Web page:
Posted on November 11, 2012 at 2:16 PM
CHARLOTTE, N.C. -- Nearly 30 years ago, John Keey was rounding out his last year serving in the U.S. Marine Corps when his unit got called to Beirut, Lebanon.
Those memories are still fresh in the Charlotte native’s mind. He can still picture buildings collapsed after bombing raids, bulldozed dirt roads and watering holes that often doubled as cesspools.
Similar memories were easy to come by in uptown Charlotte over the weekend. Keey, along with an estimated 2,000 spectators, lined Tryon Street early Saturday to honor individuals for their service to the United States in the US Airways Salute to Veterans Parade.
Area high school marching bands, Junior Reserve Officer Training Corps units, politicians, active soldiers and local veterans organizations were among the groups marching to celebrate those who have served. Carolinas Freedom Foundation, a nonprofit aiming to aid Charlotte-area veterans, sponsored the event.
Keey also attended to support his son, Jonathan Keey, who marched in the parade with the Butler High School drill team. “We’re here to watch him march and hope he keeps in step the whole way down,” he said.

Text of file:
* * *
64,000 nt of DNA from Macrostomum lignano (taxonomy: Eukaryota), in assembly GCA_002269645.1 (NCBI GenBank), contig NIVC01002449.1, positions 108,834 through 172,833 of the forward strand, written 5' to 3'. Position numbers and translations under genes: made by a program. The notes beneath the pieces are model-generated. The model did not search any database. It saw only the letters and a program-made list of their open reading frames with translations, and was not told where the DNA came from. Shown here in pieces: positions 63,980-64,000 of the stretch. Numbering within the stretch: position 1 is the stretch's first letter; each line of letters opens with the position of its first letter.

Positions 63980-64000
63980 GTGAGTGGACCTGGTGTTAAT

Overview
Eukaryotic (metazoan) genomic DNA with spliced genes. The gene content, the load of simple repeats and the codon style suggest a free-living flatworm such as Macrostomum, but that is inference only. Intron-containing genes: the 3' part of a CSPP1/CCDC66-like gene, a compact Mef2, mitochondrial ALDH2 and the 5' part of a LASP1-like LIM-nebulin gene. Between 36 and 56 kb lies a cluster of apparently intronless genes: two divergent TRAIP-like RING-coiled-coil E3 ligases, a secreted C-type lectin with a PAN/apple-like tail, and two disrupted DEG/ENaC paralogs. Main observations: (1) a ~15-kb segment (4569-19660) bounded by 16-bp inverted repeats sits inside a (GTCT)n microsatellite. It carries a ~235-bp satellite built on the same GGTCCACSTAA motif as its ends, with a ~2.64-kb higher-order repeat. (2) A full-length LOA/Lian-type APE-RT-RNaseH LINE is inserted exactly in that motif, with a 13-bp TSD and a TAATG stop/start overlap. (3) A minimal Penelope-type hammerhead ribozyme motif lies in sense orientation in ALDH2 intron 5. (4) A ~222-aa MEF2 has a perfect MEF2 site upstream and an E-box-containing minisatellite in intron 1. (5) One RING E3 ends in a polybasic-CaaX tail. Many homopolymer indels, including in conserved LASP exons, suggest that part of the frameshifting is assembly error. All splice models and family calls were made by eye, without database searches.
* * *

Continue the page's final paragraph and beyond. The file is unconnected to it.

A large American flag draped from a crane served as the backdrop for the start of the parade. Drummers, muscle cars, local mascots and firetrucks were all a part of the morning festivities as military hymns played on bagpipes echoed through the city streets.
William Mack Hylton, a World War II veteran, attended the parade with his son, Gary Hylton, a Vietnam War veteran. Gary Hylton found the two a sunny spot on South Tryon to enjoy the parade, and they watched Gary’s son march in the event.
Gary Hylton served in the U.S. Air Force. His first sight of war coincided with the start of the Tet Offensive, a surprise attack on South Vietnamese cities launched in January 1968.
William Mack Hylton entered World War II in early 1942, stationed in Iceland. To troops currently overseas, the 92-year-old veteran said: “Serve it with pride.”
Julie Lesslie of Matthews attended the parade with several family members for the first time.
“This is a great way to remember what our veterans have done for us,” she said.
For reveler Shirley Lesslie of Matthews, attending a Veterans Day parade is tradition. As a little girl living in Cleveland, she recalls her father taking her to the parade every year. And every year, he bought her a poppy flower to pin to her coat.
“It was his one splurge,” she said, smiling. This is her first year attending the Charlotte parade, but she plans to come again next year to support the troops.
Lesslie said she wants soldiers overseas to know, “We are praying for them every day.”